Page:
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Grouponomics
May 5, 2011 2:56 PM   Subscribe

The Sharing Economy (via)

BONUS
-Rachel Botsman explains how technology is enabling trust between strangers
-Lisa Gansky talks about the future of sharing
-Grouponomics
-The overpayers' club: we underutilize equity arrangements at every level of our society
We have made an error, from which we need to backtrack, that can be summed up by the word 'commodification'. In the name of a false efficiency, we have struggled to cram everything from corn to cars to financial and legal relationships into the mold of widgets that can be competitively produced, objectively characterized, and then priced in fixed numeraire at arms-length by open markets. If only this could work...

But it can't work. Pretending is killing us. Commodification is a reasonable framework for managing trade in corn and manufactured goods, but is an inappropriate for anything or practice whose quality is revealed over time. Commodities are appropriately priced in money and financed by debt. Goods and services that are not commodities require more complex forms of exchange than what's imagined by an introductory economics textbook. What we must 'buy and sell', most of what matters, is relationships. Managing relationships is mysterious, a difficult problem. But we know more than nothing. Just as commodities are naturally exchanged for debt and money, relationship finance naturally takes the form of equity arrangements, in which cash flows are contingent upon variable outcomes.
posted by kliuless (12 comments total) 23 users marked this as a favorite

 
What I'd really like is a working Maneki Neko network.
posted by Zed at 3:15 PM on May 5, 2011 [2 favorites]


Another article looking at the symptoms of capitalism?
posted by Slackermagee at 3:46 PM on May 5, 2011


relationship finance naturally takes the form of equity arrangements, in which cash flows are contingent upon variable outcomes.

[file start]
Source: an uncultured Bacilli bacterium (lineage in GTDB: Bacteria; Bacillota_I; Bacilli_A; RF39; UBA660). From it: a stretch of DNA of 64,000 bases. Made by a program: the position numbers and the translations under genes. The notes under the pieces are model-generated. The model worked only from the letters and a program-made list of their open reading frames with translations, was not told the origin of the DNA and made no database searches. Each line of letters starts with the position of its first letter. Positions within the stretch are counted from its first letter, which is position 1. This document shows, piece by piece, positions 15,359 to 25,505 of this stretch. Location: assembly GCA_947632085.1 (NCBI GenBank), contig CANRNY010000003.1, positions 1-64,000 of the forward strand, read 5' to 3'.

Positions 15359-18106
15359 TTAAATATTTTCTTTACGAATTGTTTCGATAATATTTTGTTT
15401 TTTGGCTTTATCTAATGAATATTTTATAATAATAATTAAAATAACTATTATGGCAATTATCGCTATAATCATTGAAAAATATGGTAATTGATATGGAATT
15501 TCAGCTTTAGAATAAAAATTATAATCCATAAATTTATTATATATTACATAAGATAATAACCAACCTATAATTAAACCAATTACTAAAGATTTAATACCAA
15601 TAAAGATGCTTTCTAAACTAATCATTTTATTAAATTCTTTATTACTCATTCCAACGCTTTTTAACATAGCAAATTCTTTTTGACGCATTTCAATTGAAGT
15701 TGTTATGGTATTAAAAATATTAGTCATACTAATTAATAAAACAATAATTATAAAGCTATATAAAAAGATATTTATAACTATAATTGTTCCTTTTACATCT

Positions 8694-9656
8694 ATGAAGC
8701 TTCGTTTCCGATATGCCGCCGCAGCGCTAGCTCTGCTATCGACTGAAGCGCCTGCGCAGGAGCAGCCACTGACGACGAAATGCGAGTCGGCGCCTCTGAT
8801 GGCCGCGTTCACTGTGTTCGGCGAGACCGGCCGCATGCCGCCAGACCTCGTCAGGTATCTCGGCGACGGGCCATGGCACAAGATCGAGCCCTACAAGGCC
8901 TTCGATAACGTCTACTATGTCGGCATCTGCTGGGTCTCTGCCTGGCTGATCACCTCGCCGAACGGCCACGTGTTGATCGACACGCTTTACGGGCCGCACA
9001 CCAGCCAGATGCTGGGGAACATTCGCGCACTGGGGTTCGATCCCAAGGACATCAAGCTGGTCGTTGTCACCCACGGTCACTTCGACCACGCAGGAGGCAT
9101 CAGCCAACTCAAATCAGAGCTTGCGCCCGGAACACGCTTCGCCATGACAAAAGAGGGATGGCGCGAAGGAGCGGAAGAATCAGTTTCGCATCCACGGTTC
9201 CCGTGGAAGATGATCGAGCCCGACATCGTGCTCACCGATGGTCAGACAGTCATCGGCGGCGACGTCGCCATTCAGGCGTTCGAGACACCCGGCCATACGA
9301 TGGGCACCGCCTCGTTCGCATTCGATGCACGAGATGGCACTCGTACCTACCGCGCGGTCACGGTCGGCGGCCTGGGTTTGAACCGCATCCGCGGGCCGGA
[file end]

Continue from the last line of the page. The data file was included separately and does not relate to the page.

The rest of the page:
Christ, what an asshole!



(did I do it right?)
posted by Reasonably Everything Happens at 3:55 PM on May 5, 2011


I thought for a moment this would be about social enterprise. Like when you provide free coaching services for a basketball tournament to benefit a local charity. Instead, it's about a couple of smug assholes who need to pay the mortgage but won't give up their favorite things.
posted by parmanparman at 4:20 PM on May 5, 2011


The sharing economy sounds a lot like renting with better PR.
posted by pwnguin at 4:44 PM on May 5, 2011 [1 favorite]


Zed, not only is that a great read, but ABSOLUTELY DOABLE assuming you begin in a small geographic area. Someone needs to get on top of that and design the mechanics.
posted by leotrotsky at 8:07 PM on May 5, 2011


Wow, surprised at the underwhelmed response. I think these ideas are really on to something and we'll continue to see technology have drastic implications for the meaning of ownership and private property.

For example: a few years ago I was walking down the street, and it occurred to me: there are hundreds of cars passing me, almost all of them with multiple empty seats, many of them going where I am going. What a waste! We all own our own cars because it's convenient, obviously. But technology (smartphones, new websites, etc...) is fast changing what is convenient. How hard would it be to do some kind of realtime, spur of the moment carpooling app? Probably it's already been done.

It's not just "renting with better PR", it's whole new modes of consumption, complete with some very interesting new incentives.
posted by ropeladder at 9:45 PM on May 5, 2011


Zed: "What I'd really like is a working Maneki Neko network."

Cool read. Who knew lolcats would end up changing the world?